- Proposed EU legislation will require tech companies to screen their platforms for child sexual abuse material.
- A new EU Centre on Child Sexual Abuse will be established to enforce the measures.
- Privacy activists fear the reforms may undermine end-to-end encryption.
The European Union on Wednesday unveiled tough new proposals that would require online platforms to more aggressively screen and remove child abuse online.
Proposed legislation would allow EU countries to request that courts order companies like Facebook parent company Meta and Apple to implement systems that can detect child sexual abuse content on their platforms.
A new EU Centre on Child Sexual Abuse will be established to enforce the measures. The watchdog will maintain a database with digital "indicators" of child sexual abuse material. Those indicators would be matched against content on relevant online services. It's similar to a system that was proposed by Apple last year.
The bloc says it is introducing the proposals as voluntary actions from tech giants currently aren't enough.
"We are failing to protect children today," Ylva Johansson, the EU commissioner for home affairs, said at a press conference Wednesday.
She called the plan a "groundbreaking proposal" that would make Europe a global leader in the fight against child sexual abuse online.
It comes after the EU last month agreed on landmark rules requiring tech firms to more rapidly take down hate speech and other illegal content from their platforms.
Privacy activists fear the new EU bill may undermine end-to-end encryption, which scrambles messages in such a way that they can only be viewed by the intended recipient.
The proposal is "incompatible with end-to-end encryption and with basic privacy rights," said Joe Mullin, senior policy analyst at the digital rights group Electronic Frontier Foundation.
"There's no way to do what the EU proposal seeks to do, other than for governments to read and scan user messages on a massive scale," Mullin said. "If it becomes law, the proposal would be a disaster for user privacy not just in the EU but throughout the world."
Policymakers on either side of the Atlantic have long wrestled with tech giants over the potential abuse of encrypted messaging services such as WhatsApp and iMessage. Several governments are calling for so-called "backdoors," which would allow them to bypass privacy controls.
"We look forward to working with the EU to inform the legislative process on how we ensure the safety of children, both offline and online," a spokesperson for Meta told CNBC.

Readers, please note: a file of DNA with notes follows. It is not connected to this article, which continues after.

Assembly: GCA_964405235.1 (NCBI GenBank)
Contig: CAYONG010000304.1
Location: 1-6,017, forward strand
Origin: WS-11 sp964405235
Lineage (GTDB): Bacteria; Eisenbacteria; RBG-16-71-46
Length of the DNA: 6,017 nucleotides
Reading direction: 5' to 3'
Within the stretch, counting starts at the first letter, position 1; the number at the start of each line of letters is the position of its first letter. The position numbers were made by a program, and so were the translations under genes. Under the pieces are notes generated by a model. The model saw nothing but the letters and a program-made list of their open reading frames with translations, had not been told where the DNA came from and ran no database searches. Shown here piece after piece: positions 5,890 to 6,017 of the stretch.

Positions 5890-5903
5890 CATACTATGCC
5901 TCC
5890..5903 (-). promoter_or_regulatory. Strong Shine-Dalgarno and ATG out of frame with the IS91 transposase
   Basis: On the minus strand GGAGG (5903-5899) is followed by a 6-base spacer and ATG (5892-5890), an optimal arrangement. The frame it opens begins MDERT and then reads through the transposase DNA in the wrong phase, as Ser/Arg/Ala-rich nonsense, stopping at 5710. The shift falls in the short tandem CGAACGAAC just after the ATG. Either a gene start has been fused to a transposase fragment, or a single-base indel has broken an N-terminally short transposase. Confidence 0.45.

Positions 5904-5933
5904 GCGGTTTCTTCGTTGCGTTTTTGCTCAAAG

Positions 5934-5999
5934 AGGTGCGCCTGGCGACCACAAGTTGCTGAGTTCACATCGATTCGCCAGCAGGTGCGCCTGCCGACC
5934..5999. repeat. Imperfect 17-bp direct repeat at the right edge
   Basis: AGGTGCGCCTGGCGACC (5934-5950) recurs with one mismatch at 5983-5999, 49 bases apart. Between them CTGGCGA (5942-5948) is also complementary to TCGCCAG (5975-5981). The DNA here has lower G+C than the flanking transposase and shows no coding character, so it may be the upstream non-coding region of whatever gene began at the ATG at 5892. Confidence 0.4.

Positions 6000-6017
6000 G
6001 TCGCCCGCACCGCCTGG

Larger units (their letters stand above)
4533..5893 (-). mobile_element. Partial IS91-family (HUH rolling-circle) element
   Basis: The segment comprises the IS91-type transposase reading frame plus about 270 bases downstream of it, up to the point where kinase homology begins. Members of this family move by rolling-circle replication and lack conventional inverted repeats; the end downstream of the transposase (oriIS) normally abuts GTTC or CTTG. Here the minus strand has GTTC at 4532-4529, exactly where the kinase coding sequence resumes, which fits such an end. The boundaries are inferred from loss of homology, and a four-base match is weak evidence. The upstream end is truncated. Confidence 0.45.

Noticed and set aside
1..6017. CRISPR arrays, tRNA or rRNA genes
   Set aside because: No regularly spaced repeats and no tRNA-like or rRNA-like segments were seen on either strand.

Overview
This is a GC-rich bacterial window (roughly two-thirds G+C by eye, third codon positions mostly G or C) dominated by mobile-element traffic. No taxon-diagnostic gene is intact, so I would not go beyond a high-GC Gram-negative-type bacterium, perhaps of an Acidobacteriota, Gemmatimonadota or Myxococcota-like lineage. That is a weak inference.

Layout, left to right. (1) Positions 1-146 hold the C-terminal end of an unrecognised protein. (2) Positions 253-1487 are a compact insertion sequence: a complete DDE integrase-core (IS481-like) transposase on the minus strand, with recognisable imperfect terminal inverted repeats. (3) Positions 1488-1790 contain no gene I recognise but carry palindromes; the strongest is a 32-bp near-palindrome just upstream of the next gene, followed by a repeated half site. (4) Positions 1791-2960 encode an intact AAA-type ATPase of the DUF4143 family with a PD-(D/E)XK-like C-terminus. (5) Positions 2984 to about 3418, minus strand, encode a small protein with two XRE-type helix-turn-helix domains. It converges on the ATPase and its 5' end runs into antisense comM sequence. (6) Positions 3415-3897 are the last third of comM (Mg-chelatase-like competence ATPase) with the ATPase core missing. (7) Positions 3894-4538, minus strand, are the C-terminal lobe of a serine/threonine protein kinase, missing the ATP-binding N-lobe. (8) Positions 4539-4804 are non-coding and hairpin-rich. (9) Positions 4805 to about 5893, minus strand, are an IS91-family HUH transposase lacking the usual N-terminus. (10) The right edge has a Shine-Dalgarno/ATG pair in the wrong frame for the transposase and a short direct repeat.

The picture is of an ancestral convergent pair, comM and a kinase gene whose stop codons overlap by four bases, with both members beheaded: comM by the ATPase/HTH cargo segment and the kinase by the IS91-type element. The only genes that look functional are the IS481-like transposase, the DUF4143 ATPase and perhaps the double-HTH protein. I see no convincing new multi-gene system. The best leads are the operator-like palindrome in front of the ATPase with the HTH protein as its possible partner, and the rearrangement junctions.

"It's important that any measures adopted do not undermine end-to-end encryption which protects the safety and privacy of billions of people, including children."
While Brussels said the proposed obligations are "technologically neutral," it warned the consequences of leaving end-to-end encryption out of the requirements would be "severe" for children.
The U.S. National Center for Missing & Exploited Children estimates that over half of its child exploitation reports will disappear with end-to-end encryption, leaving abuse undetected.
But privacy activists believe measures to erode encrypted communications would be ineffective.
"Criminals are already using distribution channels that would not be affected by these scans and will easily escape scans in the future," Linus Neumann of the German hacker collective Chaos Computer Club, told CNBC.
However, advocates of the bill say it's a necessary step toward eradicating child abuse on the internet.
The Brave Movement, an organization campaigning for child safety, said the laws would "ensure the safety of children, adolescents and future generations."
"In the EU, digital spaces are in some cases completely unregulated - exposing children to the threat of horrific sexual violence and exploitation," said Wibke Müller, co-founder of the Brave Movement, in a statement.
Müller, a survivor of child sexual abuse herself, said tech companies already "have the tools to detect and remove online sexual violence materials" and should "prioritize child safety ahead of anything else."